Early Renaissance Artist Blends Tradition with Innovation

Art lovers braved the icy rain on April 12 and flocked to the Isabella Stewart Gardner Museum to pay homage to its latest exhibit, Fra Angelico: Heaven on Earth. While navigating the gallery, visitors took turns standing face to face with Angelico’s work, some close enough that their noses nearly grazed the breathtaking altarpieces and frescoes.

After visiting the exhibit, visitors filed into Calderwood Hall and found an open spot in a sea of red seats. They came to hear Carl Brandon Strehlke, curator emeritus at the Philadelphia Museum of Art, speak on the evolution of Angelico’s artistic career as part of a lecture entitled “Fra Angelico: Devotion and Painting.”

The event was the second in a three part lecture series on the exhibit. The final lecture, “From Saints to Celebrities, Isabella Stewart Gardner and the Relics of History,” will be held on April 28. Casey Riley, assistant curator at the Boston Athenaeum, will serve as the guest speaker. The exhibit runs through May 20.

“Anyone who has worked on this artist knows that Carl’s research has repeatedly broken new ground and shed new light on some of his most important paintings,” said Nathaniel Silver, the Gardner Museum’s associate curator of the collection, as he introduced Strehlke to the podium.

Next year, to celebrate the Museo del Prado’s 200th anniversary, Strehlke is organizing an exhibition on Angelico and the early Renaissance.

The lecture outlined the history of Angelico’s career, both as an artist and a Dominican Friar in 15th century Rome—on the cusp of the Italian Renaissance. Having studied the artist for the past 40 years, Strehlke joked that he isn’t sick of Angelico quite yet, assuring the audience that Angelico is an artist that “keeps on giving.”

“Let’s bring Angelico back down to earth,” he said. “First, we have to take a closer look at that name.”

“If you were to look up the artist in the index of an Italian book, you would find that he’s not listed under the letter ‘a’ for Angelico, or the letter ‘f’ for Fra, but rather the letter ‘b’ for “beato,” or blessed”, explained Strehlke. This title emphasizes the significance and impact of Angelico’s work and the power of the narratives he produced.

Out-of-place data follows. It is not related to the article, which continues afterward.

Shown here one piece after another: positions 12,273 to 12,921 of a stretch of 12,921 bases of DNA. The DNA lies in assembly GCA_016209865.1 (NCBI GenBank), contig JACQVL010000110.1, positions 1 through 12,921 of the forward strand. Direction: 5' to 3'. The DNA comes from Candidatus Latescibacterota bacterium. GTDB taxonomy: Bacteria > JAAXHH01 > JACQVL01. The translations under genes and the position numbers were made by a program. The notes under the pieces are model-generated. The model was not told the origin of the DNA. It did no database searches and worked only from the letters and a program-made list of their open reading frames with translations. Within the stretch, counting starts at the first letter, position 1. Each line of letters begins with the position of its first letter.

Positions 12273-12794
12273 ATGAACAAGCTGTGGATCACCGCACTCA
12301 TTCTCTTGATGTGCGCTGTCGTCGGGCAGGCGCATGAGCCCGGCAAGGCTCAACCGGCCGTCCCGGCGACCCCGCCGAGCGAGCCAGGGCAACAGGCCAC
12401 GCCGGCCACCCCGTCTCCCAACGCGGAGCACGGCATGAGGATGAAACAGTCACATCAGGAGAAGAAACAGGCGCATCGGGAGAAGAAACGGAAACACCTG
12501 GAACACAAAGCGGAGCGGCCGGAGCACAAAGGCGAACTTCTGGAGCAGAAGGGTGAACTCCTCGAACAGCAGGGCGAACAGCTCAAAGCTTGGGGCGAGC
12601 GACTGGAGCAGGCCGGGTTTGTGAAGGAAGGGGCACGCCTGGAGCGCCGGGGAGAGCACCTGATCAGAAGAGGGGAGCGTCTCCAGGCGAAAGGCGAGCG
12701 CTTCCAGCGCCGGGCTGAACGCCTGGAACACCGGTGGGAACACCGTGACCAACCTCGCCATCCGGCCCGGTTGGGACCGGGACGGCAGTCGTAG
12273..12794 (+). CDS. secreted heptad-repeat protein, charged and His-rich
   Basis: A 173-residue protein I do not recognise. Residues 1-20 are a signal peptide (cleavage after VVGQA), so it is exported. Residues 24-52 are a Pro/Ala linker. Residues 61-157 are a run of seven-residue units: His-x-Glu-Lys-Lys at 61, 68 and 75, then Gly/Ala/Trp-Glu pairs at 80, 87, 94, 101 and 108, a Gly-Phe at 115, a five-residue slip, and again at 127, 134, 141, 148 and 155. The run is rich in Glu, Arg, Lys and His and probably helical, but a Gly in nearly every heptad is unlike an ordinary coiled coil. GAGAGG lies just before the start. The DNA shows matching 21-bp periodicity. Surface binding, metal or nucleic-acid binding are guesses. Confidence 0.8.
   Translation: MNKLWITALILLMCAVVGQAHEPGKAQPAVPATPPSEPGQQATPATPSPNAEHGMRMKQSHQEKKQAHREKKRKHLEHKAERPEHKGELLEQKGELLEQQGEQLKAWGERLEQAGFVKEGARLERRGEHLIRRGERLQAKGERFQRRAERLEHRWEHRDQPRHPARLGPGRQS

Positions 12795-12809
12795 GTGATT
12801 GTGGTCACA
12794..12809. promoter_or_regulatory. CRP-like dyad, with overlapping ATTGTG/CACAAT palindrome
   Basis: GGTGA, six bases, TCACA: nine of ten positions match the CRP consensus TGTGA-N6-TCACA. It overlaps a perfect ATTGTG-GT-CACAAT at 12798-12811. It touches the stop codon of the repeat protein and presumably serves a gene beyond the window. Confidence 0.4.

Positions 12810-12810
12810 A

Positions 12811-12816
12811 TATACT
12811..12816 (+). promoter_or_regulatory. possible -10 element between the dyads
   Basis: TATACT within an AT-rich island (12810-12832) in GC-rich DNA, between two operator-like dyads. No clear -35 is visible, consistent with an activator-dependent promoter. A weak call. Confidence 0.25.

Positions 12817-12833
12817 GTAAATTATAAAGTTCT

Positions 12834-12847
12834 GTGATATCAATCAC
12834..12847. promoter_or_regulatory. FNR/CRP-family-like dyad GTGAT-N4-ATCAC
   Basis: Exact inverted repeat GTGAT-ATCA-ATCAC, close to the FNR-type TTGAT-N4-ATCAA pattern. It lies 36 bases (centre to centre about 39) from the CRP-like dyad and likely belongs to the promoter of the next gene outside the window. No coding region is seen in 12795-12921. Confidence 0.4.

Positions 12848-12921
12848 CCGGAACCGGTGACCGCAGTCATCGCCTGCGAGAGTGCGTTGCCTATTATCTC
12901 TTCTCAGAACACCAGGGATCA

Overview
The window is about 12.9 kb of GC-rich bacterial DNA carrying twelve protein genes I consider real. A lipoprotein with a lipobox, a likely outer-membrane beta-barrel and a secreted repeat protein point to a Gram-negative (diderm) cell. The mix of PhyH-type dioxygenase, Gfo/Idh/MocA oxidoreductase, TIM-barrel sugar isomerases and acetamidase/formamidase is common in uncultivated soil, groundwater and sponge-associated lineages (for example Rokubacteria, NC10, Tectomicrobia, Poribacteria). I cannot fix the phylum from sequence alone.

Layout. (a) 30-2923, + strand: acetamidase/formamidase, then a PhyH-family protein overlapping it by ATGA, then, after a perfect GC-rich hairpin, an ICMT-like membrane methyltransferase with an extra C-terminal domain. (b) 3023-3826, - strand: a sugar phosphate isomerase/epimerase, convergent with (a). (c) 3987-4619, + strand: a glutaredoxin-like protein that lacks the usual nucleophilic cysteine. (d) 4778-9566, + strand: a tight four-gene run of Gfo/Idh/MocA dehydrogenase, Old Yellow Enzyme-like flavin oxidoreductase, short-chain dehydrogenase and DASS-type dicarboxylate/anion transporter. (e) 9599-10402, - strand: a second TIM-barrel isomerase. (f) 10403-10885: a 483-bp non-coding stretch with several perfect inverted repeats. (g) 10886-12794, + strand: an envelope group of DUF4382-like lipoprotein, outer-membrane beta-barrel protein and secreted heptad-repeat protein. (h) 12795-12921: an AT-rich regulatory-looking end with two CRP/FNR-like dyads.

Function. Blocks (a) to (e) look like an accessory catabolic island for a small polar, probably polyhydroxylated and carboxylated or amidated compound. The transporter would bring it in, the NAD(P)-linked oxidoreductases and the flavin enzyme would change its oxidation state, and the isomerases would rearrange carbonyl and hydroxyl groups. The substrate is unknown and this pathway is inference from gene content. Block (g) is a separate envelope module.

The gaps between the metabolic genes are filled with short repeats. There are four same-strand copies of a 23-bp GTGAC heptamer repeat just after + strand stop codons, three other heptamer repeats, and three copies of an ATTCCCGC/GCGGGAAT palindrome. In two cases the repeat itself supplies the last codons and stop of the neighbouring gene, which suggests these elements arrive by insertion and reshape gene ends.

Angelico was officially made blessed by Pope John Paul II in 1982 and was declared the patron saint of artists in 1984.

“Making Angelico blessed was an important step for the Vatican, but it only confirmed the long-standing tradition,” Strehlke said. “For Florentines, he was always ‘Beato Angelico.’”

Strehlke went on to outline the evolution of Angelico’s career, starting with the artist’s humble beginnings in the workshop of Lorenzo Monaco in Florence. At every stage of his career, Strehlke said, Angelico remained at the forefront of artistic innovation, and was one of the earliest revolutionary artists from the Florentine Renaissance. Strehlke presented viewers with five of Angelico’s works throughout his career, influenced by contemporaries, including Brunelleschi, Donatello, and Filippo Lippi, to showcase his constant evolution in style and form.

The first work Strehlke showed the audience was Altarpiece with the Madonna and Child, completed in 1420. Among the details he pointed out was the playful and squirming Baby Jesus, whose animated figure echoed developments in contemporary sculpture of the time and signified a clear break from tradition.

“At first look, Angelico’s might be like many others,” Strehlke said. “What I want to focus on, however, are several details which show us an artist working within a traditional framework, but, already at the start of his career, engaging in a search for a new type of realistic depiction.

“Don’t be afraid to look closely. What you find may surprise you, I know it always surprises me.”

Feature Image By Isabel Fenoglio  / Heights Editor